As Fidel Castro first slipped his grip on power following intestinal surgery in 2006, 88-year-old Huber Matos remembered the day he met the bearded revolutionary chief nearly half a century ago, on March 31, 1958.
Matos had made it to Cuba's Sierra Maestra mountains with a stash of weapons from Costa Rica, and Castro hugged him and showed his delight until Matos said he wanted to stop his gun-running and stay in Cuba. Then Castro said sternly, "Look, I am the boss."
That's what Castro demanded to be throughout his dictatorship-until Feb. 19 when he issued a letter of resignation, becoming the last of the old-guard communist revolutionaries to step down from office.
Castro cited his "critical health condition"-what experts believe may be complications from diverticulitis, a digestive disease of the large intestine-as prompting him to make permanent a temporary transfer of power to 76-year-old Raul Castro that was made 18 months ago. As the 82-year-old dictator ceded power to his younger brother, who officially became Cuba's president on Feb. 24, WORLD spoke with his two most famous allies-turned-critics, Matos and Armando Valladares.
Matos, a former social studies teacher and rice farmer, joined Castro's rebels in 1957 to overthrow right-wing dictator Fulgencio Batista. Within four months of meeting Castro, Matos rose to comandante, or commander, the same rank as Che Guevara-and Castro reminded him it was a singular honor.
Matos soon saw "despotic tendencies" in Castro that made him doubt the revered leader. Despite early successes, Castro once publicly called him a "weak commander"-something to make Matos "lower my head," he recalled, to the great hero. On another occasion, as Matos marched on the city of Santiago de Cuba with rebel fighters, Castro falsely accused him of stealing machine guns. He commanded Matos to return and be detained, but Matos said, "I will not leave."
For a while Matos' victories at Santiago and elsewhere led Castro to set aside such defiance. Castro praised his comandante in a radio address and rode with him into Havana atop a U.S-made Sherman tank on Jan. 8, 1959.
Castro commanded the crowds who idolized him, Matos recalls, while seeming humble and hopeful. He promised Cubans they would never see another dictatorship and made Matos a provincial military governor.
Only two months later, though, Matos noticed pro-Marxist articles in a newspaper distributed to the military. He joined the revolution to restore the constitution and democracy that had withered under Batista, so he complained to Castro, he said, who responded: "I'm the chief of the revolution and we'll keep it on a democratic course."
Seeing no changes by July, Matos resigned, only to have a conciliatory Castro urge him to stay. By October, Matos saw communism creeping through the revolutionary government, and he resigned again. The second time, Castro was vengeful and charged Matos with treason: ironically, for saying the government had turned Communist.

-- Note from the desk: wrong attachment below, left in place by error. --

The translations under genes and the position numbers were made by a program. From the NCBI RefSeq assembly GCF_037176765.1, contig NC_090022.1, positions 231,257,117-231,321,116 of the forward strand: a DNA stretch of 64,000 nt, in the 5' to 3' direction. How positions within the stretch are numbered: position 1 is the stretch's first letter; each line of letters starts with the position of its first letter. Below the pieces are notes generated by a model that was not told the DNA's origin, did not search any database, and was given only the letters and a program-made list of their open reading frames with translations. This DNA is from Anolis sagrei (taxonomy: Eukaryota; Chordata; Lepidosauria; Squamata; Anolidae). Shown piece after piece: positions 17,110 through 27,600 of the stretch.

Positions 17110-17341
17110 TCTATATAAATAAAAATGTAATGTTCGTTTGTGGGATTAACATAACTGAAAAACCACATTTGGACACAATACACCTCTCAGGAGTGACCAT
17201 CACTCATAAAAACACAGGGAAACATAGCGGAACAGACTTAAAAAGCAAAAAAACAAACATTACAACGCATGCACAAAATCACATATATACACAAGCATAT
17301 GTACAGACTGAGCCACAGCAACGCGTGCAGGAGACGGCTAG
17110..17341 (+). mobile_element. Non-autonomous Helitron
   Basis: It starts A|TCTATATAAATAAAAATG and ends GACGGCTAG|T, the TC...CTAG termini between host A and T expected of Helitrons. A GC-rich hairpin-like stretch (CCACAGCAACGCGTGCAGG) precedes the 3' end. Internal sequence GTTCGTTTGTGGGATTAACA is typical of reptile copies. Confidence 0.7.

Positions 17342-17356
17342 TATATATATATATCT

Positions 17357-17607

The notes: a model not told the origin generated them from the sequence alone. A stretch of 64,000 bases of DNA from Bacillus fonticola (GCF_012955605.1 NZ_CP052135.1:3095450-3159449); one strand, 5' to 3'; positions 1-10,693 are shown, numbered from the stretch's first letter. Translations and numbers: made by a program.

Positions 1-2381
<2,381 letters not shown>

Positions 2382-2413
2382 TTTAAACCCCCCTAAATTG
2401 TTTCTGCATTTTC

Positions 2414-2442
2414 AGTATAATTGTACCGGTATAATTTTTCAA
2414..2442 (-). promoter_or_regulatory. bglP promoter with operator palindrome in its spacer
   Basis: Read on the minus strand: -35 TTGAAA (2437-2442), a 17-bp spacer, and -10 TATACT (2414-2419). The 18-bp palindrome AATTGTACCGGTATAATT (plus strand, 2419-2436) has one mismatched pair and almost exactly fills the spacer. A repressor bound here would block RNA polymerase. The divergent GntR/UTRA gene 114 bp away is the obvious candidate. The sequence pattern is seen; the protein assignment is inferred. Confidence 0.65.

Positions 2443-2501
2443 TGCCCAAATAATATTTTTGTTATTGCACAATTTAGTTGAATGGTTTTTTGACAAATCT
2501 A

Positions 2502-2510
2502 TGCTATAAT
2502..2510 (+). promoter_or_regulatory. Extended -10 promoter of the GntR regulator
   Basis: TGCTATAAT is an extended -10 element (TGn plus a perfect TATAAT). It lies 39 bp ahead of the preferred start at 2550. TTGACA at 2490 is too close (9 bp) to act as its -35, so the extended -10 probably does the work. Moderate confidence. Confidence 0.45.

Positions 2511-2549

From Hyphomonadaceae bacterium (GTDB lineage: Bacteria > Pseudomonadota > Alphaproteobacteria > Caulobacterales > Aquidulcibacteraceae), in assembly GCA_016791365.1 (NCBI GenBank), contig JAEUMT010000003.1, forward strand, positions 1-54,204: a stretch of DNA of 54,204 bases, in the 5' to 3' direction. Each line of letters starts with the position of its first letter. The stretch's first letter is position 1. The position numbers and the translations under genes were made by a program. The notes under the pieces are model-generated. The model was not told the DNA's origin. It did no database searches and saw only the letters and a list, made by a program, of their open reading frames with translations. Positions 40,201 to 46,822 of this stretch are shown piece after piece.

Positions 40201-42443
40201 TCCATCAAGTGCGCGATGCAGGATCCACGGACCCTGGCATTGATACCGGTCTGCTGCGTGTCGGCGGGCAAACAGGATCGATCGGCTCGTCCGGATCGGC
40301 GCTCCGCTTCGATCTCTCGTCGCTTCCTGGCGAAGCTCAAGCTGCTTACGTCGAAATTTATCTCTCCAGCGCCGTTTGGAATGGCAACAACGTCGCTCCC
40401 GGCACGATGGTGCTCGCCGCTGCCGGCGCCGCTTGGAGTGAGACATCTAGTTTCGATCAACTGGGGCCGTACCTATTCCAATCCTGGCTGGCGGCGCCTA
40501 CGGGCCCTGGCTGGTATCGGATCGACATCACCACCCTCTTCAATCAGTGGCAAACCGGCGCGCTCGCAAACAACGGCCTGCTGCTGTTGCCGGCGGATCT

At a rally to condemn traitors five days later, Castro asked the crowds if he should execute Matos and his former Air Force chief. "To the firing squad!" the people cried.
Later Castro changed his mind, not wanting to turn Matos into a martyr. Matos got a 20-year prison sentence instead.
While Matos was behind bars, two military officials visited him with an offer: Accept the charges against you and don't cause trouble, they said, and you can go home.
"Did Fidel send you?" Matos asked.
"Yes," the men replied.
"Tell Fidel after the way he has treated me, he'd have to kill me a hundred times over with a firing squad."
That could have been arranged in Castro's brutal prisons, where guards sometimes used inmates for target practice. Instead, Matos went on hunger strikes and suffered torture many times: Once guards even punctured his genitals. When Castro finally released him Oct. 21, 1979-exactly 20 years later-he joined his exiled wife and four children in Miami.
Cuba's most famous prisoner of conscience, Armando Valladares, spent 22 years in prison for refusing to put a placard on his desk that read, "If Fidel is a communist, then put me on the list. He's got the right idea." When he moved to the United States after his 1982 release, President Ronald Reagan appointed him ambassador to the UN Human Rights Commission.
He recalls the guards confining him naked to a punishment cell, with several untreated fractures in his leg from beatings. Through the open, steel mesh roof, guards hurled buckets of urine and feces over him while he slept. Tasting them was worse than the beatings, he told the UN in 1988: "What can inflict more damage to human dignity, the urine and excrements thrown all over your face or a bayonet's blow?"
Both men once believed the cross-wearing Castro could salvage Cuba, but in prison, they clung to God. Valladares described his prison term as "8,000 days" of testing his religious beliefs and battling the desire to hate his jailers.
Matos, who was raised in a Baptist home, says he survived only because "it was God's will." Defying Castro was not particularly courageous, he says. Having understood truth and justice while teaching in the Cuban countryside, he knew "what type of life is worth living."
Valladares, who is now chairman of the New York--based Human Rights Foundation, says Cubans might re-think life after Castro. "In Romania 400,000 people cheered [Nicolae] Ceausescu and the Communist Party, yet nobody would suspect that the very same people could, minutes later, be chanting slogans decrying Communism and condemning Ceausescu," he said. "And it was at that moment that the Romanian dictatorship fell. Who can guarantee that this will not happen in Cuba?"
Matos still remembers how Castro wooed his troops and Havana's crowds. He says an alcoholic Raul cannot match his brother's magnetism. Raul may carry the fading cause for now, but the real boss is gone.